Tag Archives: halloween

Frighteningstein is here

and this time it’s serious.

Any holiday that causes you to dress up your pet is a big deal for sure. And it couldn’t be a bigger deal than in the Rivertowns, where I live, and specifically Sleepy Hollow, Tarrytown and Irvington, where ever Washington Irving made his mark. North Tarrytown actually changed its name to Sleepy Hollow to make hay with the legend.

I paid an autumn visit to Sleepy Hollow Cemetery in Tarrytown.

Fortified myself first with a iced CBD vanilla latte at the local café, where skeletons awaited me.

The coffee roaster, Dave, was hard at work, as always.

Is everyone named Dave these days? It certainly seems so. I was somewhat spooked while awaiting the “calm” I was assured would ensue with the CBD.

Visited my friend Stuart at the vinyl store he manages part time, also in Tarrytown. Serendipitous sighting of the Monster Mash. A childhood spooky favorite.

Witches hang out in Tarrytown these days, near the Tappan Zee.

Guess paddleboards are more popular than broomsticks these days. Witches are fun!

At the cemetery, caught a couple of Irving acolytes paying homage to the great man. Does anyone actually read Washington Irving these days?

Hannah and Kira said they came to the burial ground “because it’s only an hour and a half away.” Okay, perhaps a good reason. There are some especially nice markers here. She saw beauty everywhere.

The two ladies must have made it here from Brooklyn. Nice crypts all around.

The anonymous ones are the best kind, I think. You can only imagine the nameless ghosts that lurk here. Perfect description of the place comes from Whitman: the beautiful uncut hair of graves.

It’s easy enough to find Irving’s grave. He’s the equivalent of big business here this season.

Irving made his home at Sunnyside, his wisteria-covered 1830s “snuggery” on the east bank of the Hudson. His nieces, he said, were afraid that the vine threatened to take over the whole estate. From the veranda you could see the sun set over the Palisades. When the new long-distance north-south train tracks materialized at the back of his property in 1847, he fumed, complaining about being awoken at night by the “constant calamity” of the train. 

Though Irving is known today mainly for “Rip Van Winkle” and “The Legend of Sleepy Hollow,” in his day he produced a dozen and a half popular histories, biographies and collections of essays as well as novels and stories. He traveled extensively on The Continent – he served as an ambassador to Spain — as a true man of the world, feted everywhere, dazzling literati and royals alike with his intellect. The nickname “Gotham” for New York City originates with Irving. His only rival as a nineteenth century rock star was Dickens, whom he hosted at Sunnyside. Fans grabbed tufts of Dickens’ fur coat as souvenirs when the novelist did his American tour in 1842. Cool to imagine the two men seated on the fainting couch in the parlor, comparing notes.

Scary sights in the suburbs seem only more terrifying by day.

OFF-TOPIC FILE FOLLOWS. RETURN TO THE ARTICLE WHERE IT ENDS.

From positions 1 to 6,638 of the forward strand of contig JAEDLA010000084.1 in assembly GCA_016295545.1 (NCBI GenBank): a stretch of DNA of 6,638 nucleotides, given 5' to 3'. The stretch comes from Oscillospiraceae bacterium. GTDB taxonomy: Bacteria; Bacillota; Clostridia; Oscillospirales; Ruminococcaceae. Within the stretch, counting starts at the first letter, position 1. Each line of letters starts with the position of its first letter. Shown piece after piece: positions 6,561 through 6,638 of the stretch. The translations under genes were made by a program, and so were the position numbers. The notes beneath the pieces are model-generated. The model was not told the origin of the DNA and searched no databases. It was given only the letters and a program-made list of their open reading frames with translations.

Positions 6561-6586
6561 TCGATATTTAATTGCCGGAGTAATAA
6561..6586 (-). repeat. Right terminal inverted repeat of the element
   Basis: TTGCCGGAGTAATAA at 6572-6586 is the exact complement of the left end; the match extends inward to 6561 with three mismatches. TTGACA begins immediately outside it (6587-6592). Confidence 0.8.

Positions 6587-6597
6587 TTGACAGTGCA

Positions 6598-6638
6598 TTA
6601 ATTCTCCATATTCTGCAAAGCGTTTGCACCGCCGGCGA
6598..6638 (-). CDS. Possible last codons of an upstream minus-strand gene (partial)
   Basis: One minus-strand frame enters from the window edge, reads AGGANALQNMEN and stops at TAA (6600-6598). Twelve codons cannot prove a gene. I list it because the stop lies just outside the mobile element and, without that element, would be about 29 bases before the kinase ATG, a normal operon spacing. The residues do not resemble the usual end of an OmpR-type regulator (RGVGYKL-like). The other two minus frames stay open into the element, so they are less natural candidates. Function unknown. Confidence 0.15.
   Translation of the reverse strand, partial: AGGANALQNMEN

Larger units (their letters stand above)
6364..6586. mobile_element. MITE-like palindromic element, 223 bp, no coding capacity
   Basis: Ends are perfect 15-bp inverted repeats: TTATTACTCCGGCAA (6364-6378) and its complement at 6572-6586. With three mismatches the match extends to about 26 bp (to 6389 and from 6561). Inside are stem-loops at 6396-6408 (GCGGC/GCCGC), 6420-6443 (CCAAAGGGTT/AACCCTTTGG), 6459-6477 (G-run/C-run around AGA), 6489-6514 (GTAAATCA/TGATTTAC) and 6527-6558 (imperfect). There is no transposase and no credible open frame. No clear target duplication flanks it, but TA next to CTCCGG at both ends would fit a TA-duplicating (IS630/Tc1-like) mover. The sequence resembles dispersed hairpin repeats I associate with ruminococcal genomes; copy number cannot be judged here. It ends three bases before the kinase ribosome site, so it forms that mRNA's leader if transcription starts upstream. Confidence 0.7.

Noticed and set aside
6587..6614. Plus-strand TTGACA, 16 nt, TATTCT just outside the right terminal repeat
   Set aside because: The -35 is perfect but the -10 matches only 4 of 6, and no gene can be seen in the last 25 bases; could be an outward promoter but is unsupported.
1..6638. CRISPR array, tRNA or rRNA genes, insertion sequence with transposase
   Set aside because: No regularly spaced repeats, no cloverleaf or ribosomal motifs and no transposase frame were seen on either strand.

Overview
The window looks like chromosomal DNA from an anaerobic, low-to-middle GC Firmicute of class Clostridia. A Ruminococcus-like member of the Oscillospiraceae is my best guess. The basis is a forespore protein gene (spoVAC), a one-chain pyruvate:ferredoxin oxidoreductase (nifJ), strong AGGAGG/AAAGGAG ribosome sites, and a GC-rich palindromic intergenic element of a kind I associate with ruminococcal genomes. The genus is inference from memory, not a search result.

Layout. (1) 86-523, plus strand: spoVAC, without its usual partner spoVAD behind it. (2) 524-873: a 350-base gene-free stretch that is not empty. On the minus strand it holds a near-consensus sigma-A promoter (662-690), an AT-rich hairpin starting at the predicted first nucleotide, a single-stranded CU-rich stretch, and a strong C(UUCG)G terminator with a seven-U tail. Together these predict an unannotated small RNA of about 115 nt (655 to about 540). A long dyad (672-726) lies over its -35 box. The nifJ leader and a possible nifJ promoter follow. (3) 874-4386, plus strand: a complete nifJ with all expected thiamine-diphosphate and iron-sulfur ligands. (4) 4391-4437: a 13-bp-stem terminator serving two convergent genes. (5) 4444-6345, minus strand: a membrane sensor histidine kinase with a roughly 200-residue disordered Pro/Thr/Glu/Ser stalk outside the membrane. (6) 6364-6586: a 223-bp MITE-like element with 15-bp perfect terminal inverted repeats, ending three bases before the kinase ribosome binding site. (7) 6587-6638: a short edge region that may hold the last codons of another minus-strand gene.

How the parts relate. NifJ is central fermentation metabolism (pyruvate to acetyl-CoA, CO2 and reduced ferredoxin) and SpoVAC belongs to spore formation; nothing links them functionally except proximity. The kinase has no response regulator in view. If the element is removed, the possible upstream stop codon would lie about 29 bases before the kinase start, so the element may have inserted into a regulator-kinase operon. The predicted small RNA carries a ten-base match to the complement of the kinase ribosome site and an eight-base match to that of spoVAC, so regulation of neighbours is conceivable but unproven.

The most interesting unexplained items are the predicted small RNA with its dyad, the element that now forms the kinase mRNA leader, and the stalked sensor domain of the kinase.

Everything but the kitchen sink. Dead flowers of the season. Boarded up windows a nice touch.

Witches, goblins and ghosts are the order of the day. The bigger the better.

The Headless Horseman still makes an appearance.

At Irving’s grave site, a family made the pilgrimage from Miami. They come every year in October.

I heard the father intone to his school-age kids: “If somebody is a prominent public figure, you shouldn’t take a picture of their grave.” Never heard that adage before. The tombstones seem to have a mind of their own.

Driving away from the Cemetery, a duet comes on, Sinatra and Luther Van Dross of all people, singing “Witchcraft.”

Those fingers in my hair
That sly come hither stare
That strips my conscience bare
It’s witchcraft
And I’ve got no defense for it
The heat is too intense for it
What good would common sense for it do…

Thinking about Margaret Hamilton as the Wicked Witch of the West. It is said that her green makeup was copper-based and toxic, for which reason she couldn’t eat for the duration of the shoot and had to subsist on a liquid diet and drink only from a straw.

Of course she was even scarier as Miss Gulch.

An iconic Halloween scene appeared in Judy Garland’s star vehicle Meet Me in Saint Louis, when Tootie joins the big kids at the bonfire.

And, on a dare, throws flour in the face of a neighbor. More Judy Garland? The scariest thing in that movie, filmed five years after Wizard, was the sparkly snood she had to wear while singing Have Yourself a Merry Little Christmas.

Children are always a big part of the holiday, even today, when it seems every adult wants some kind of a sleazy/comical costume to wear at a drunken bash. For example, Adam and Eve. Really?

A far cry from the Victorians’ favorite costumes.

Households have set aside a big budget to decorate their homes. Some are more austere than others, in the more tony districts.

I hear every day from visitors that the Ellis Island abandoned hospital complex, where I serve as an Educator, is haunted. One was convinced that she caught the fragrance of chocolate in an area that hadn’t been occupied in a hundred years.

Are there bats here? someone asked me yesterday, with a hopeful tone. Well, I’ve seen some things… not bats though. Even some trees are zombies. Called that when they have hidden problems that can cause significant damage when you least expect it. More than a few at Ellis Island qualify, even though they are safely contained at the moment.

The paradox of the holiday. We feel safe, succored, despite the things that go bump in the night. Or, counterintuitively, because of them. The ghosts of Sleepy Hollow Cemetery are contained in their crypts, and people can go about safely.

For now.

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